American workers are concerned about office cleanliness, due in part to post-pandemic fatigue combined with an increased desire and understanding surrounding health, safety, and facility hygiene.
Concerns Regarding Office Cleanliness Weigh on Returning Workforce
A recent Return to Workplace survey conducted by The Harris Poll sought to understand the health, safety, and hygiene concerns of the American workforce as it moved from primarily working from home, or in a nearly empty office, to a more conventional work environment.
The results were expectedly unsurprising.
Many of the respondents voiced concerns regarding:
- Their employer's commitment to ongoing cleanliness, workplace safety, and hygiene, and;
- The vaccination status and personal hygiene habits of their coworkers.
Nearly two-thirds (65%) of employed Americans who went into an office prior to COVID-19 are/were concerned about the cleanliness and hygiene of the office upon their return.
84% of employed Americans who went into an office prior to COVID-19 are confident that their employer is/will enforce proper hygiene protocols in the office.
More than half (58%) of employed Americans who went into an office prior to COVID-19 would like to see increased cleaning and sanitizing measures implemented at their office as a result of COVID-19.
Their expectations regarding facility hygiene include:
- Facility provisioning of easily accessible hand sanitizer to all occupants.
- Increased cleaning and disinfection frequencies.
- Improved lines of communication from facility management to occupants regarding facility safety and hygiene rules and procedures, and;
- Clear guidelines regarding occupant health, safety, and hygiene requirements.
According to CleanLink;
[...] employees question whether their workplace will maintain cleanliness protocols — with 65% of employed Americans who went into an office prior to COVID-19 expressing concern about the cleanliness and hygiene of the space before going back to the office.
Moreover, as 59% of employed Americans who worked in an office prior to COVID-19 have at least some concern about being around coworkers, they also have heightened expectations of their employers when it comes to hygiene protocols in the office, and would like to see employers and building operators provide resources such as hand sanitization stations (58%), more frequent cleaning and sanitizing (58%), hands-free restroom fixtures (48%) and higher capacity paper towel dispensers in common areas and in bathrooms (35%).
The survey found that many occupants expected those same expectations to extend to other facilities they frequented, especially:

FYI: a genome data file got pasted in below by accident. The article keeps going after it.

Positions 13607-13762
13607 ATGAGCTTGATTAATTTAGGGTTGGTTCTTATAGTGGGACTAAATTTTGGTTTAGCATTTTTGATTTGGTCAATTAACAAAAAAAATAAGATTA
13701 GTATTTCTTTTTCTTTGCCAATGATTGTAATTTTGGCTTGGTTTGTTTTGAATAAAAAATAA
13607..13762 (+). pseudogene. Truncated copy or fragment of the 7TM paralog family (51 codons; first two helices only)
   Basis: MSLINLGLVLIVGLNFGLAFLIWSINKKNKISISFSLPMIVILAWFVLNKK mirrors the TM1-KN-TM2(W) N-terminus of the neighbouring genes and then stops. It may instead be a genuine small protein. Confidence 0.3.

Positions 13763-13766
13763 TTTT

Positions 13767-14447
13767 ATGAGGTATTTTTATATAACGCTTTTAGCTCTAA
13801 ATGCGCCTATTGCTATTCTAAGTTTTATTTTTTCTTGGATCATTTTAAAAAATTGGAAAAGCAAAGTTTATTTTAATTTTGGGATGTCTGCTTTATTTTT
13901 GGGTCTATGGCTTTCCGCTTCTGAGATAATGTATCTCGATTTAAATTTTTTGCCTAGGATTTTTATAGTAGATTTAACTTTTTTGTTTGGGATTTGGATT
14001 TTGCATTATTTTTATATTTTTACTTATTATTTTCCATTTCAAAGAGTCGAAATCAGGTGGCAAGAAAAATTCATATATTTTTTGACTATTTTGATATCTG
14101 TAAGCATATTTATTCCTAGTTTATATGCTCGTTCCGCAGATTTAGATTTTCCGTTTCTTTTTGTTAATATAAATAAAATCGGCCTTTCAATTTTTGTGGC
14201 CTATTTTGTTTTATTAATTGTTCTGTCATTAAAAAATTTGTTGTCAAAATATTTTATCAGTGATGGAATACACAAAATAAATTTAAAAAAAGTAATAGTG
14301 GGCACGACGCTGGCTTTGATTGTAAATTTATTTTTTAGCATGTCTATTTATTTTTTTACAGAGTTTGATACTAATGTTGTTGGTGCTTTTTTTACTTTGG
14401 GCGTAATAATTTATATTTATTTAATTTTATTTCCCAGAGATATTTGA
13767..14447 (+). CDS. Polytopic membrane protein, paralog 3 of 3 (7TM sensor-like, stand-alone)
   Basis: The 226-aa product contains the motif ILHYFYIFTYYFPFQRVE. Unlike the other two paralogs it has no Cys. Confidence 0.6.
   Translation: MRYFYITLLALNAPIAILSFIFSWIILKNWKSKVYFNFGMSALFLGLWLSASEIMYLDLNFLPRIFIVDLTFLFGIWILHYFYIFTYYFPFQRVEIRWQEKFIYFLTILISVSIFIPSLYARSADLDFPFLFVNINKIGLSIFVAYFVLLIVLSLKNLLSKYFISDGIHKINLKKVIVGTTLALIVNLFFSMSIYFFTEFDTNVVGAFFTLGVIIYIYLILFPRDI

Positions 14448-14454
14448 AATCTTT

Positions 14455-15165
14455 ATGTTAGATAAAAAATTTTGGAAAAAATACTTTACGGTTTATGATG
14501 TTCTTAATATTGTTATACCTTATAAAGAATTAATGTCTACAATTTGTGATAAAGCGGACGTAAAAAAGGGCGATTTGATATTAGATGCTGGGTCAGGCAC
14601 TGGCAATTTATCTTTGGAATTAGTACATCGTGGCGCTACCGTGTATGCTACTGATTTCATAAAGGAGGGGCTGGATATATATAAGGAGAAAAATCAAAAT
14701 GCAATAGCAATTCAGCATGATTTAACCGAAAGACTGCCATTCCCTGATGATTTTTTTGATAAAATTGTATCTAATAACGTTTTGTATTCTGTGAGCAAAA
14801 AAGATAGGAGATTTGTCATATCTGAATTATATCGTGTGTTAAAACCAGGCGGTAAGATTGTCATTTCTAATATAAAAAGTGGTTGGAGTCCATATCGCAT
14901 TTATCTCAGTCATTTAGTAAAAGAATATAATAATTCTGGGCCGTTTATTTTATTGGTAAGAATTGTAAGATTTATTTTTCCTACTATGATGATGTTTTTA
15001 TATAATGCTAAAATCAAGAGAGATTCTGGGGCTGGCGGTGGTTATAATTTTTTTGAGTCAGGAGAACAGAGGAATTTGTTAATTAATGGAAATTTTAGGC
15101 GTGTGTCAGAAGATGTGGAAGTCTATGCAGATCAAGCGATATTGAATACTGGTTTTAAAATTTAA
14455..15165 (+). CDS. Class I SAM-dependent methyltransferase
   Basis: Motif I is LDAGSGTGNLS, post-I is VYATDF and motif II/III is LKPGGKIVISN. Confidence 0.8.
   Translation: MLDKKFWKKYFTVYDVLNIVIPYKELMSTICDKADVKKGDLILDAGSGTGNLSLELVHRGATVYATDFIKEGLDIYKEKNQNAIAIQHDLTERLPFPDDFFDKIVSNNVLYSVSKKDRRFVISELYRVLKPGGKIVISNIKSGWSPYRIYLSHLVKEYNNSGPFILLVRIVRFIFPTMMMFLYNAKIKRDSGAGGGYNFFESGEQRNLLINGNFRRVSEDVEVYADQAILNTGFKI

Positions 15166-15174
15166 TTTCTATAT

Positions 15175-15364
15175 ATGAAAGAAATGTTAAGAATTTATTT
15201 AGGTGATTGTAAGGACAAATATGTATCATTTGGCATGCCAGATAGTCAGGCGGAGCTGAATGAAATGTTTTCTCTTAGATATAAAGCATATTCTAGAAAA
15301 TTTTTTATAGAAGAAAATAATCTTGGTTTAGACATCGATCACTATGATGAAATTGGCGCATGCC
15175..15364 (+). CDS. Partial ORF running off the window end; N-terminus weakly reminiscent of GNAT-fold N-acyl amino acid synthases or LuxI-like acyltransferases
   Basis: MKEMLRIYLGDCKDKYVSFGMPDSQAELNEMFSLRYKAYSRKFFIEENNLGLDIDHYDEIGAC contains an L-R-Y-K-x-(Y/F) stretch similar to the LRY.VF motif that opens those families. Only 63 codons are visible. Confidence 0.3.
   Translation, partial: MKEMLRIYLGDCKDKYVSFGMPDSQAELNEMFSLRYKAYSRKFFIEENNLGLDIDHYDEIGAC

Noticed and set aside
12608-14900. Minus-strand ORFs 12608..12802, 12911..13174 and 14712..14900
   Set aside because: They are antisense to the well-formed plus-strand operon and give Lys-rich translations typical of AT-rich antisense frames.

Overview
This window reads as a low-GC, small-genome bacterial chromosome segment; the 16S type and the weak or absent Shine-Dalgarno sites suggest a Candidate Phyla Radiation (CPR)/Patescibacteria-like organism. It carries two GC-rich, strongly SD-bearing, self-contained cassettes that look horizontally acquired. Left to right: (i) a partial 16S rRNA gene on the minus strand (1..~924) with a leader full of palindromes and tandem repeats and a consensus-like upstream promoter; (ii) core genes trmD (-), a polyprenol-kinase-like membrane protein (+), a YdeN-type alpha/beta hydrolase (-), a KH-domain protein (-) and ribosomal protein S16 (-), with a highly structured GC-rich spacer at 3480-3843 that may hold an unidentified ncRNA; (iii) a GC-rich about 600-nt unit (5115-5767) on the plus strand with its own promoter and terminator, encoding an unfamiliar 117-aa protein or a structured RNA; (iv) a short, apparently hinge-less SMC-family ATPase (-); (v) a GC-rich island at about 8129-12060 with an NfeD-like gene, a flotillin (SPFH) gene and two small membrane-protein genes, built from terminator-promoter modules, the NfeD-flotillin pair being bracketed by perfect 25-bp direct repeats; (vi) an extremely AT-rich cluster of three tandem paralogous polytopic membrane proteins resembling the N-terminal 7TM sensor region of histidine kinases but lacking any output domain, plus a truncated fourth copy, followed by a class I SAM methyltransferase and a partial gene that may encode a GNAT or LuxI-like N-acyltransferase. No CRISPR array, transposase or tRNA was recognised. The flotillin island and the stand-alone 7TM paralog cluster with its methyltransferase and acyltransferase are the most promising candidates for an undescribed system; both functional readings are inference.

- 90% - Doctors’ offices/healthcare facilities.
- 89% - Restaurants.
- 88% - Hotels.
- 88% - Theaters.
- 87% - Fitness centers.
- 86% - Retail stores, and;
- 86% - Entertainment facilities (stadiums/museums).
- Concerns About Office Cleanliness and Hygiene Measures Weigh on American Workers as Many Begin Returning to the Office
Interestingly, workers noted a change in coworker behavior, including:
- Washing hands and using hand sanitizer more often.
- Shaking hands less.
- Washing hands after coughing, sneezing, or touching high contact surfaces, and;
- Avoiding direct contact with high-contact surfaces by using Hygiene Hand or Kooty Key.
To address occupant concerns regarding facility health, hygiene, and safety:
- Increase the number of cleaning staff members.
- Increase cleaning and disinfection frequencies.
- Implement or increase training provided to custodial staff.
- Assess current cleaning and disinfection methods and update where necessary.
- Implement team cleaning.
- Make hand sanitizer easily accessible to all facility occupants regardless of employment status.
- Keep restrooms immaculate and supplied with soap and paper products, and;
- Post and update facility health and safety methods and requirements routinely.
As more people return to work and more facilities and services are open to the public, an increasing number of studies are underscoring the importance of maintaining pandemic-era cleaning and disinfection frequencies.
However, an increase in office worker numbers translates into additional cleaning and disinfection requirements to maintain the same level of facility hygiene, which likely means an increase in custodial workers, training, and product use.
For smaller businesses or those focused on returning to pre-pandemic profit levels and productivity, hiring, training, and equipping new staff may be an unrealistic challenge.
Outsourcing is a proven method for onboarding increasingly in-demand sustainable cleaning for health services, tools, and expertise for a fraction of the cost of maintaining a similar service in-house.
If you would like more information regarding the effectiveness of high-performance infection prevention and control measures, or if you would like to schedule a free, no-obligation onsite assessment of your facility's custodial needs, contact us today for a free quote!
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